Tom Flanagan (LLB (Hons), University College, London, LSF, College of Law, Lancaster Gate) is a Partner in the London Employment Group, heads the Employment Group's Banking Core Sector Team and the International Team.
A Hill-Times Best Book of the Year
Nearly twenty years after his death and more than thirty since his retirement from active politics, Pierre Elliott Trudeau is at long last receding from the lived memory of Canadians. But despite the distance of time, he still holds court in the minds of many, and today his son Justin now lives at 24 Sussex Drive, his own man, though still a Trudeau holding Canada’s highest office.
Trudeaumania is about Pierre Trudeau’s rise to power in 1968. This is a story we thought we knew—the epic saga of the hipster Montrealer who drove up to Ottawa in his Mercedes in 1965, wowed the country with his dictum that “the state has no business in the bedrooms of the nation,” rocked the new medium of television like no one since JFK, and in scant months rode the crest of Canadians’ Centennial-era euphoria into power. This is Canada’s own Camelot myth. It embodies the quirkiness, the passion and the youthful exuberance we ascribe to the 1960s even now. Many of us cherish it. Unfortunately, it is almost entirely wrong. In 1968 Trudeau put forward his vision for Canada’s second century, without guile, without dissembling and without a hard sell. Take it or leave it, he told Canadians. If you do not like my ideas, vote for someone else. We took it.
By bestselling and award-winning author Robert Wright, Trudeaumania sets the record straight even as it illuminates this important part of our history and shines a light on our future.
“Can Orentlicher be serious in calling for a plural executive? The answer is yes, and he presents thoughtful and challenging arguments responding to likely criticisms. Any readers who are other than completely complacent about the current state of American politics will have to admire Orentlicher’s distinctive audacity and to respond themselves to his well-argued points.”
—Sanford Levinson, author of Framed: America’s 51 Constitutions and the Crisis of Governance
When talking heads and political pundits make their “What’s Wrong with America” lists, two concerns invariably rise to the top: the growing presidential abuse of power and the toxic political atmosphere in Washington. In Two Presidents Are Better Than One, David Orentlicher shows how the “imperial presidency” and partisan conflict are largely the result of a deeper problem—the Constitution’s placement of a single president atop the executive branch. Accordingly, writes Orentlicher, we can fix our broken political system by replacing the one person, one-party presidency with a two-person, two-party executive branch.
Orentlicher contends that our founding fathers did not anticipate the extent to which their checks and balances would fail to contain executive power and partisan discord. They also did not foresee how the imperial presidency would aggravate partisan conflict. As the stakes in presidential elections have grown ever higher since the New Deal, battles to capture the White House have greatly exacerbated partisan differences. Had the framers been able to predict the future, Orentlicher argues, they would have been far less enamored with the idea of a single leader at the head of the executive branch and far more receptive to the alternative proposals for a plural executive that they rejected. Like their counterparts in Europe, they might well have created an executive branch in which power is shared among multiple persons from multiple political parties.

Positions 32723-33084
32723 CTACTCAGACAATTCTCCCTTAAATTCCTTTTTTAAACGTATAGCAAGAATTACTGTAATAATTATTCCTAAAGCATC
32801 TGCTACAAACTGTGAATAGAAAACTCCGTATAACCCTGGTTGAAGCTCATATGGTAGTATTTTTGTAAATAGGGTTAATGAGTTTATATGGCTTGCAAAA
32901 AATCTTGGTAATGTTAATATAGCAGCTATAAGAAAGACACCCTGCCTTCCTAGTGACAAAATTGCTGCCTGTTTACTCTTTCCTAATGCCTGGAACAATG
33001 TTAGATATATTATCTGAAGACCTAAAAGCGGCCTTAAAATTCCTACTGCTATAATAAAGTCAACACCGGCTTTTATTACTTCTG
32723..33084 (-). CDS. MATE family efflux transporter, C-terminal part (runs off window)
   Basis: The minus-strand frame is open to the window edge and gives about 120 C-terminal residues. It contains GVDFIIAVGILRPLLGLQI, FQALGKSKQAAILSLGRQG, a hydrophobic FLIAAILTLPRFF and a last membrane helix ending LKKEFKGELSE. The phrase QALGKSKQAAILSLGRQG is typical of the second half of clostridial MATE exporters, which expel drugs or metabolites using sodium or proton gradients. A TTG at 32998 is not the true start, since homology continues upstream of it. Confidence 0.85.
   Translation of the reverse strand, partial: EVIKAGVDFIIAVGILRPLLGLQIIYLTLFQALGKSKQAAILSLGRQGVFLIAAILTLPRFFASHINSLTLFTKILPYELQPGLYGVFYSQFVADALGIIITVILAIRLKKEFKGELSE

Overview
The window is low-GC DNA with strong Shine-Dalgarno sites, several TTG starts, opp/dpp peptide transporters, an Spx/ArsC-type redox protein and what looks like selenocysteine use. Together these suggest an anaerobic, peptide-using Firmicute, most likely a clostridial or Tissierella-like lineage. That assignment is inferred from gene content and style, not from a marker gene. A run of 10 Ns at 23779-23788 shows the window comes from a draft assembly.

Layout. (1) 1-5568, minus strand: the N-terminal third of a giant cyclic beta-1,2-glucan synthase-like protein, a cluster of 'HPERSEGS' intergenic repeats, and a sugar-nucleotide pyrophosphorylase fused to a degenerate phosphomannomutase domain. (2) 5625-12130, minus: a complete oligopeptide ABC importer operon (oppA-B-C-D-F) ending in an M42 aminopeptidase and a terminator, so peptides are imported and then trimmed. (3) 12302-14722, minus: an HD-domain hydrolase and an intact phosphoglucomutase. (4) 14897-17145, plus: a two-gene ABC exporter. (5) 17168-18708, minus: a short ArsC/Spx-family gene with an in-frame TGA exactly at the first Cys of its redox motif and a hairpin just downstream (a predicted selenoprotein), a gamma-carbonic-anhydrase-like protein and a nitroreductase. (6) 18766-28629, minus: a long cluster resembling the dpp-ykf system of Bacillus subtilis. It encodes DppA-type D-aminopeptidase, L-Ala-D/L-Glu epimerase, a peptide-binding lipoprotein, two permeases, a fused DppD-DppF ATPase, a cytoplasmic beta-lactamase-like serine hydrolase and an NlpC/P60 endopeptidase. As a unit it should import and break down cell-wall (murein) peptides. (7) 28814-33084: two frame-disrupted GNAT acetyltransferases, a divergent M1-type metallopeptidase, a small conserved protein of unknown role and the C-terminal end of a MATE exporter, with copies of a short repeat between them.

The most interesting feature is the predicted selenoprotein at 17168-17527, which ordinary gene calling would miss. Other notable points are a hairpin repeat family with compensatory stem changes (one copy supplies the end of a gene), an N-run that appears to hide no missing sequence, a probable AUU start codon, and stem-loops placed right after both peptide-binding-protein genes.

Analyzing the histories of other countries with a plural executive branch and past examples of bipartisan cooperation within Congress, Orentlicher shows us why and how to implement a two-person, two-party presidency. Ultimately, Two Presidents Are Better Than One demonstrates why we need constitutional reform to rebalance power between the executive and legislative branches and contain partisan conflict in Washington.
Everyone has an opinion about whether or not Donald Trump colluded with the Russians to defeat Hillary Clinton in 2016. The number of actors involved is staggering, the events are complicated, and it’s hard to know who or what to believe. Spygate bypasses opinion and brings facts together to expose the greatest political scandal in American history.
Former Secret Service agent and NYPD police officer Dan Bongino joins forces with journalist D.C. McAllister to clear away fake news and show you how Trump’s political opponents, both foreign and domestic, tried to sabotage his campaign and delegitimize his presidency. By following the names and connections of significant actors, the authors reveal:
• Why the Obama administration sent a spy connected to the Deep State into the Trump campaign
• How Russians were connected to the opposition research firm hired by the Clinton campaign to find dirt on Trump
• How the FBI failed to examine DNC computers after they were hacked, relying instead on the findings of a private company connected to the DNC and the Obama administraton
• Why British intelligence played a role in building the collusion narrative
• What role Ukrainians played in legitimizing the perception that Trump was conspiring with the Russians
• How foreign players in the two events that kickstarted the Trump-Russia collusion investigation were connected to the Clinton Foundation, and
• What motivated the major actors who sought to frame the Trump campaign and secure a win for Hillary Clinton